"Batman: Year One - Chapter One: Who I Am - How I Come to Be":
- Without warning it comes... crashing through the window of your study... and mine... I have seen it before... somewhere... it frightened me... as a boy... frightened me... Yes, father. I shall become a bat.
- -- Bruce Wayne
Appearing in "Batman: Year One - Chapter One: Who I Am - How I Come to Be"
- Alfred Pennyworth
- Harvey Dent (Cameo)
- Holly Robinson (First appearance)
- James Gordon (First appearance)
- Barbara Eileen Gordon (First appearance)
- Selina Kyle
- Arnold Flass (First appearance)
- Gillian B. Loeb (First appearance)
- Carmine Falcone (First appearance)
- Stan the Pimp (First appearance)
- Gotham City Police Department
- Renny, Stahnsen, Wilson
- Jackie (reporter)
- Joe Chill (Flashback only)
- Martha Wayne (Dies in flashback)
- Morgan (Single appearance)
- Princess Caroline (Mentioned only)
- Skunk (Single appearance)
- Thomas Wayne (Dies in flashback)
- Tom (reporter)
- Gotham City
Synopsis for "Batman: Year One - Chapter One: Who I Am - How I Come to Be"
Chicago police lieutenant James Gordon relocates to Gotham City and begins working under Commissioner Gillian B. Loeb. Already he finds himself detesting the grime of the city, but his thoughts are on his pregnant wife, Barbara. Inwardly, he hopes her tests come back "negative".
Meanwhile, Gotham City's most eligible bachelor Bruce Wayne returns to the United States after nearly twelve years abroad ever since the age of thirteen. He plays up the role of billionaire playboy, but secretly he is anxious to begin a new career as a crime fighter. He wants to avenge the tragic deaths of his parents, Thomas and Martha Wayne.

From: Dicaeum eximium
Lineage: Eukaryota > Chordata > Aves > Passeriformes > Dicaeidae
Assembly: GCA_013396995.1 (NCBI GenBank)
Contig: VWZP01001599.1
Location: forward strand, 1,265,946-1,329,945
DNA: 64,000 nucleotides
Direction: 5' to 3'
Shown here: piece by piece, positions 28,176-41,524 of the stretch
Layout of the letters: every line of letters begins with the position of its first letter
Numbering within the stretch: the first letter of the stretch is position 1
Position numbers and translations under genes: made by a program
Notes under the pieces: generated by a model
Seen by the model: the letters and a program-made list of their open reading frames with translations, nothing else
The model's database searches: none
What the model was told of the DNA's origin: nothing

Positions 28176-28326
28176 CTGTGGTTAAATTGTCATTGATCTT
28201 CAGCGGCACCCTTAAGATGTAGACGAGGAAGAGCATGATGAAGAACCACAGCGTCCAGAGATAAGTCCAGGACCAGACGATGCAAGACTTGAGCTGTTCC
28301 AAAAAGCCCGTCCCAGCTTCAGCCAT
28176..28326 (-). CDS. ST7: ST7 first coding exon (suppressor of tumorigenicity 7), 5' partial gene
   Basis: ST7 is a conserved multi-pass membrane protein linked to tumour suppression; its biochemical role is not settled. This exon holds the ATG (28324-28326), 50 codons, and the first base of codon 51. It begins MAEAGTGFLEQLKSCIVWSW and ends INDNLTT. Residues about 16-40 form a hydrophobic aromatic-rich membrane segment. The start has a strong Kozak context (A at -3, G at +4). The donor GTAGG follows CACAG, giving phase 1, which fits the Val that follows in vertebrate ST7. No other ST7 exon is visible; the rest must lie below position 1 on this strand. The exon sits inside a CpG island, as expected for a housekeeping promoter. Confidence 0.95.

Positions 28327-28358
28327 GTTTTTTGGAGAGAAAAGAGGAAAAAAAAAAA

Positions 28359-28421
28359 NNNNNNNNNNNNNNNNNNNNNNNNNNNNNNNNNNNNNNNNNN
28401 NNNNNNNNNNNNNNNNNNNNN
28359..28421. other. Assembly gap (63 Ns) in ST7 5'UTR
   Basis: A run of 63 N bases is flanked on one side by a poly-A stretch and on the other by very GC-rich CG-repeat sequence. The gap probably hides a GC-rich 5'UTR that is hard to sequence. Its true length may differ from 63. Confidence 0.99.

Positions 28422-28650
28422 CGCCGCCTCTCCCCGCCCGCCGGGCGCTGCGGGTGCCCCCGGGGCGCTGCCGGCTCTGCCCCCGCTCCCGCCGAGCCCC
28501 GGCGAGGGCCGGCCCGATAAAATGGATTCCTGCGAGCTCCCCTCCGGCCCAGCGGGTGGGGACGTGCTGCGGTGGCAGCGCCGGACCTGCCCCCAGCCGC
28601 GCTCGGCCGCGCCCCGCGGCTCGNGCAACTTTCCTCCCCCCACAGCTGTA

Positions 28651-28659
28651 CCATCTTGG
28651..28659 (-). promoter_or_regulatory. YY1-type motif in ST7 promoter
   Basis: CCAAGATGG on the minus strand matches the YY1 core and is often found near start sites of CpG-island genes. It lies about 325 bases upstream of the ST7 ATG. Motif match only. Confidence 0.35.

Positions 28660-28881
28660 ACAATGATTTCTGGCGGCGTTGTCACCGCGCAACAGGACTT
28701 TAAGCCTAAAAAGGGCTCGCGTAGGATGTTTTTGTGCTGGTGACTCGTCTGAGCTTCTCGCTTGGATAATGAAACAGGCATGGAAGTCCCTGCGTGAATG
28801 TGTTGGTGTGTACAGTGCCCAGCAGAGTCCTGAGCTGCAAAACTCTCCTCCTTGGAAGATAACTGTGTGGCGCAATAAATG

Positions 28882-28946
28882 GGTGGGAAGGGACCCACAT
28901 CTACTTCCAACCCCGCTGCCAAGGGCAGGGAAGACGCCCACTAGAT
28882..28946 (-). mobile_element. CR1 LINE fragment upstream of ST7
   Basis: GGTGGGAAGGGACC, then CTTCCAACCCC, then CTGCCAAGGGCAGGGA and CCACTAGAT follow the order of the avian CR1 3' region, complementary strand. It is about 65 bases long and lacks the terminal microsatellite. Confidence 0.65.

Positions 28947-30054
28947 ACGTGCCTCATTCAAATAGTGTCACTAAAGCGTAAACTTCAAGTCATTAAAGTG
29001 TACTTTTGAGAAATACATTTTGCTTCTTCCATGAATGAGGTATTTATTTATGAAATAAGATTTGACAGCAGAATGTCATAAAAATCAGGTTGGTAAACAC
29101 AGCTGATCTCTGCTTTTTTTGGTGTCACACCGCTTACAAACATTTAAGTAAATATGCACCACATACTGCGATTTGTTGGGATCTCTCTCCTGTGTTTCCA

Across town, James Gordon meets some of his fellow officers, including the brutish Lt. Arnold Flass. It doesn't take Gordon long to realize that Flass represents only a tiny fraction of a trail of corruption that extends all of the way to the Commissioner's office. Gordon learns that Flass is reckless and is not above accepting the occasional bribe. However, Gordon's own moral code is strong and he refuses to buckle beneath the weight of corruption.
Flass grows concerned and tells Commissioner Loeb that Gordon may not be a "team player". Coyly, Loeb gives Flass permission to teach Gordon a lesson. That night, Flass and three other officers don ski masks and corner Jim in the parking garage. They mercilessly beat him with baseball bats, but Gordon recognizes the sound of Flass' laughter and vows to strike back.
Later, Jim takes his car and follows the crooked cops back to a place called Chute's. He waits for them outside until they are ready to leave. As Flass drunkenly stumbles out of the building, Gordon attacks him. He beats Flass up, strips him naked and leaves him bound with his own handcuffs on the side of the road. Jim is confident that the incident will go unreported.
Some nights later, Bruce Wayne disguises himself as a vagrant and begins patrolling the seedy streets of Gotham's East End. He gets into an altercation with an albino pimp named Stan over an adolescent prostitute named Holly. Bruce and Stan's fight attracts the attention of another one of Stan's working girls – Selina Kyle. Selina tries to defend Stan, but Bruce lays her out with one blow across the jaw.